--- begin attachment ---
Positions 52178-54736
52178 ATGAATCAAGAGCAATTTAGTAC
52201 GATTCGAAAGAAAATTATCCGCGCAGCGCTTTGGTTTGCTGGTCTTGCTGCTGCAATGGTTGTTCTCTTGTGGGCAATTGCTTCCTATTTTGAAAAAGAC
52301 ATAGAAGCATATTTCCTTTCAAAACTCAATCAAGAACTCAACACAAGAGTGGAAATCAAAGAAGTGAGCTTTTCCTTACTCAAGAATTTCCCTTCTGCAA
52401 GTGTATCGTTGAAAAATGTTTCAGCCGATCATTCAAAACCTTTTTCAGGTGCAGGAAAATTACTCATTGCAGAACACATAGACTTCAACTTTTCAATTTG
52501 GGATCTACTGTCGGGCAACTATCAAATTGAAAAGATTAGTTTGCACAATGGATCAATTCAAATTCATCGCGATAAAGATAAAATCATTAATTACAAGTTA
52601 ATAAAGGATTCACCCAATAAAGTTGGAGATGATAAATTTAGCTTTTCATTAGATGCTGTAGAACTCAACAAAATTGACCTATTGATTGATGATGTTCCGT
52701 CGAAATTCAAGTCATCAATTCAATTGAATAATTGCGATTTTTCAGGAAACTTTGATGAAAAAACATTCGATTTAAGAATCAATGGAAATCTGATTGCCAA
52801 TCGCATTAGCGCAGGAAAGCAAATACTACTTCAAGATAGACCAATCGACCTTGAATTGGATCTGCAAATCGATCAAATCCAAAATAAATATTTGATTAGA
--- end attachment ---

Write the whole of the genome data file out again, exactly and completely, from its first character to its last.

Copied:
Positions 52178-54736
52178 ATGAATCAAGAGCAATTTAGTAC
52201 GATTCGAAAGAAAATTATCCGCGCAGCGCTTTGGTTTGCTGGTCTTGCTGCTGCAATGGTTGTTCTCTTGTGGGCAATTGCTTCCTATTTTGAAAAAGAC
52301 ATAGAAGCATATTTCCTTTCAAAACTCAATCAAGAACTCAACACAAGAGTGGAAATCAAAGAAGTGAGCTTTTCCTTACTCAAGAATTTCCCTTCTGCAA
52401 GTGTATCGTTGAAAAATGTTTCAGCCGATCATTCAAAACCTTTTTCAGGTGCAGGAAAATTACTCATTGCAGAACACATAGACTTCAACTTTTCAATTTG
52501 GGATCTACTGTCGGGCAACTATCAAATTGAAAAGATTAGTTTGCACAATGGATCAATTCAAATTCATCGCGATAAAGATAAAATCATTAATTACAAGTTA
52601 ATAAAGGATTCACCCAATAAAGTTGGAGATGATAAATTTAGCTTTTCATTAGATGCTGTAGAACTCAACAAAATTGACCTATTGATTGATGATGTTCCGT
52701 CGAAATTCAAGTCATCAATTCAATTGAATAATTGCGATTTTTCAGGAAACTTTGATGAAAAAACATTCGATTTAAGAATCAATGGAAATCTGATTGCCAA
52801 TCGCATTAGCGCAGGAAAGCAAATACTACTTCAAGATAGACCAATCGACCTTGAATTGGATCTGCAAATCGATCAAATCCAAAATAAATATTTGATTAGA